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Bruce Berkowitz Fannie Mae Drama Continues, with Small Victory
has provided much of the drama in the investing world for the past
five years, as he sunk stomach-churning amounts of money into one
dubious-looking asset after another. Yet the investor always seems
to greet monumental risk with perfect aplomb. Probably because he
is so well informed and his theses are so airtight that there does
not seem to be any risk involved for him at all, and once he takes
a position, he merely watches events unfold according to plan. Most
recently, he revealed an investment in another Berkowitz-esque
asset - the companies at the epicenter of the 2008 financial
crisis, housing mortgage institutions Fannie Mae and Freddie Mac.
This project also involves and largely hinges on him suing the U.S.
government. So far so good.
Berkowitz announced his Fairholme Fund ( FAIRX ) had taken a $500 million preferred equity stake in Fannie Mae ( OTCBB:FNMA ) and Freddie Mac in May. The crux of his strategy is that he was able to purchase the shares at prices depressed to one-fifth of liquidation value by the government's policy of expropriating the companies' profits.
Fannie Mae's three-year stock price history:
Expropriating profits did not set well with numerous investors in the companies' preferred shares, and triggered several lawsuits, including Berkowitz's. The plaintiffs (holders of non-cumulative preferred stock of Fannie Mae and Freddie Mac) argue that the government's August 2012 amendment to take 100% of the companies' profits - just as they were returning to profitability - i.e. the "Net Worth Sweep," deprived preferred stock holders their property rights, violating the Fifth Amendment.
Previously, when the U.S. Treasury took Fannie Mae and Freddie Mac into conservatorship in 2008, it create a new class of Senior Preferred Stock which ranked senior to all other preferred stock and held a dividend of 10% of the Treasury's outstanding "liquidation preference" in the companies, according to court documents.
The Net Worth Sweep prompted at least eight lawsuits since June 2013 - including one by guru Richard Perry 's Perry Capital. The government responded to the onslaught of litigation by requesting a stay of "indefinite duration" in Fairholme's case with the court until the various other actions were resolved. The granting of a stay could have pushed Fairholme's case back months or even years.
Fortunately for Berkowitz, on Sept. 18, the court denied the government's motion for a stay, meaning his case can move forward.
Berkowitz explained his view of the sweep amendment in a Sept. 17 interview with CNBC:
I don't understand the 2012 amendment, the sweep amendment. The 2012 amendment was established as if we were still in 2008. The lawsuit is about protecting our property. For all I know there could be a typo in the third amendment. It makes no sense to me. The government cannot unilaterally change the rules and harm minority shareholders by privatizing losses and socializing gains. That doesn't work in America.
But Berkowitz still faces a further challenge: legislation to dissolve the two companies and replace them with a new government entity, the Mortgage Insurance Corporation (FMIC), with co-sponsors Sens. Bob Corker, R-TN, and Mark R. Warner, D-VA. The legislation, known as the the Housing Reform and Taxpayer Protection Act of 2013, would create a new entity tp "provide a federal backstop for investors in certain mortgages, like the GSEs currently do, but that backstop would only be triggered after private investors had already absorbed the first 10 percent of any potential losses," according to Zillow, which interviewed the senators on Sept. 19.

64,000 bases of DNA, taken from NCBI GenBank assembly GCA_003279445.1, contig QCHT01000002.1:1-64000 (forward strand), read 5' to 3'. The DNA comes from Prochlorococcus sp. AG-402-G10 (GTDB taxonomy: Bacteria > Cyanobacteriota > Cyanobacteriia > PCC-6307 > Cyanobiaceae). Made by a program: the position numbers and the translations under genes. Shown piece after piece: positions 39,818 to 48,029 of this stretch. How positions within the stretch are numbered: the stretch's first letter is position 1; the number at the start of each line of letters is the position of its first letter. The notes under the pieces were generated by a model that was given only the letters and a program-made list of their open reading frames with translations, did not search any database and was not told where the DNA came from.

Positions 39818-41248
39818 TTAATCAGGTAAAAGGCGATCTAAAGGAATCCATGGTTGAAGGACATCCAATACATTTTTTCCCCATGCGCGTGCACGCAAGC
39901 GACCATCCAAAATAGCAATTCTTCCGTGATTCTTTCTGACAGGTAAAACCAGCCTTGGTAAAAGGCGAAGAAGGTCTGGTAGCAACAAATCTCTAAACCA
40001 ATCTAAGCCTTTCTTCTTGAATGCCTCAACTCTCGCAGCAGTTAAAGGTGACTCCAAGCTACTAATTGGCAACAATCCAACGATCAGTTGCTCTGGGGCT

The bill already has bipartisan support, and several similar bills have been introduced. President Barack Obama has also called for the abolishing of the companies.
Berkowitz, along with other fund managers such as John Paulson of Paulson & Co., believes that the government should instead restructure the companies. If he is wrong and congress passes Corker and Warner's or similar legislation, shareholders could go uncompensated.
Berkowitz made a fortune on a similar bet with AIG ( AIG ) during the financial crisis. Like AIG, Fannie and Freddie required billions in Treasury funding to remain afloat ($187 billion in total), and are almost done repaying it ($131 billion so far). Recognizing this, the market has traded up shares 246% this year. He has a roughly 59% average gain on his AIG shares.
Berkowitz described the type of companies he looks for in his recovery bets in a CNBC interview this year: "At Fairholme, we buy essential, critical, systemically important companies that look like they are down and out but franchises are still intact, they are still absolutely essential to companies and are here to stay and it is no different for Fannie and Freddie."
An incipient housing market recovery means that the companies are returning to profitability.
Several housing recovery indicators:
On Aug. 8, Fannie Mae reported its sixth consecutive quarterly profit - $10.1 billion for the second quarter. It attributed the strong quarter to stable revenues resulting from increasing home prices which reduced loss reserves.
As litigation and legislation move forward, it will become clearer what chance Berkowitz stands to receive dividends on his stake in Fannie and Freddie.
See Bruce Berkowitz's portfolio here. Undervalued StocksTop Growth Companies High Yield stocks
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